PIERRE — South Dakota voters made four key decisions in the 18 months after the death of Gov. George S. Mickelson in the 1993 plane crash. Those decisions set the course for the next 20 years and brought us to where the state government is today.
It isn’t clear whether Miller, who was Mickelson’s lieutenant governor, would have become a candidate for governor otherwise. But once he was governor, Miller decided to run.
Janklow beat Miller 54 percent to 46 percent. To dilute the Pennington County vote for Miller, who was from New Underwood and represented that part of the county for 20 in the state House of Representatives, Janklow selected state Rep. Carole Hillard of Rapid City as his running mate before the primary.
Miller, meanwhile, had already chosen Steve Kirby of Sioux Falls to be lieutenant governor and his running mate.
Those decisions would be felt again in 1996, when Hillard ran for the Republican U.S. House nomination, and in 2002, when Kirby ran for the Republican nomination for governor. Both lost.
The second choice made by voters was to elect Janklow over Democrat nominee Jim Beddow of Mitchell in November. Janklow received 55.4 percent in a three-way race.
The third choice tied directly to Janklow and Beddow. Both men campaigned against a ballot measure that sought to limit property taxes at 1 percent of the property’s assessed value.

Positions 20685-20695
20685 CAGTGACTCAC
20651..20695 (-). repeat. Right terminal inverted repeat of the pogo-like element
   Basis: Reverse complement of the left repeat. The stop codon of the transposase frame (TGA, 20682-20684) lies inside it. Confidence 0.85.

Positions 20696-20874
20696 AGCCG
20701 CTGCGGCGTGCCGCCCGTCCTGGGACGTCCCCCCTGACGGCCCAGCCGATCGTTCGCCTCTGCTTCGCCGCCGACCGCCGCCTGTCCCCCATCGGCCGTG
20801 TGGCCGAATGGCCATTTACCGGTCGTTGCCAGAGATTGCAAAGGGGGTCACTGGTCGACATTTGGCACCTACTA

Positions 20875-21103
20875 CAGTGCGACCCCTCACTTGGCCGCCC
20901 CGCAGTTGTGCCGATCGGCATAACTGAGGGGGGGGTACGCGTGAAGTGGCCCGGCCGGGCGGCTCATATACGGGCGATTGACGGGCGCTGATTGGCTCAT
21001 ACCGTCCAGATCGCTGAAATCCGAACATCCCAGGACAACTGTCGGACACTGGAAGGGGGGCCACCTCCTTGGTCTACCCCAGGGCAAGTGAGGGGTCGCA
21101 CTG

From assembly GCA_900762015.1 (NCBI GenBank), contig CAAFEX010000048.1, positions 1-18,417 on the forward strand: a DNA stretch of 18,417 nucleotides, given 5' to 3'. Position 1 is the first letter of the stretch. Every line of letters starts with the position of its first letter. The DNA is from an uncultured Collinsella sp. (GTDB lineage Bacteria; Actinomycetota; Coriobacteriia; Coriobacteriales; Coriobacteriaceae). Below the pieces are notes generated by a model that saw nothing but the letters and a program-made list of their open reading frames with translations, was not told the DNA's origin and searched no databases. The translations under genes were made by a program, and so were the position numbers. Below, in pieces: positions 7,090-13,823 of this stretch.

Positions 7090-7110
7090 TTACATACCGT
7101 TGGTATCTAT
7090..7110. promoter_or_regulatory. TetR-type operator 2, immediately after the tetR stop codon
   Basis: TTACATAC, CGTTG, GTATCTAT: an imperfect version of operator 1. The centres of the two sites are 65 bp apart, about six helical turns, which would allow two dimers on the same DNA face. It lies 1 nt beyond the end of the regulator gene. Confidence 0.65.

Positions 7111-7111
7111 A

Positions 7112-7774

Voters rejected the initiative, barely, with 155,435 no and 152,048 yes. Both Beddow and Janklow promised to cut property taxes by 30 percent from then-current levels.
The result was a change in emphasis for school funding. Mickelson became the last governor to openly call for better pay for school teachers. One of his plans called for a state-local match that would have increased property taxes.
Democrats took the position of no new taxes and rode it to a 20-15 Senate majority for the 1993-94 term. That made Mickelson, a Republican, the last governor to face a divided Legislature.
The fourth decision voters made in the 1994 elections was to return Republicans to control of both chambers of the Legislature. Republicans have been in the majority ever since.
The fifth key decision by voters that year was to approve a constitutional amendment legalizing video lottery.
The state Supreme Court that summer had declared video lottery violated the South Dakota Constitution as an illegal form of gambling. Thousands of terminals were shut down throughout the state for months.
Miller called a special session of the Legislature to put the proposed amendment on the ballot. Legislators also adopted budget cuts to reflect the reduced revenue from the shutdown.
What came out of the combination of decisions — Janklow’s election, his promise to cut property taxes 30 percent, the related defeat of the property-tax limit, the restoration of video lottery and the Republicans’ return to full power in the Legislature — is the current school-aid formula.
The 1995 and 1996 school-funding reforms set an amount of general support per student that the Legislature would control each year. Statewide tax levies, set each year by the Legislature too, were applied for each class of property.
If a school district couldn’t generate enough from property taxes to reach the per-student target, state aid filled the rest.
The other provision was a sliding scale of additional aid for smaller school districts. The small-school factor remains in place. It gives up to a 25 percent bonus for the lowest enrollment districts.
The state’s share from video lottery net income was raised to 50 percent to help pay for the new system.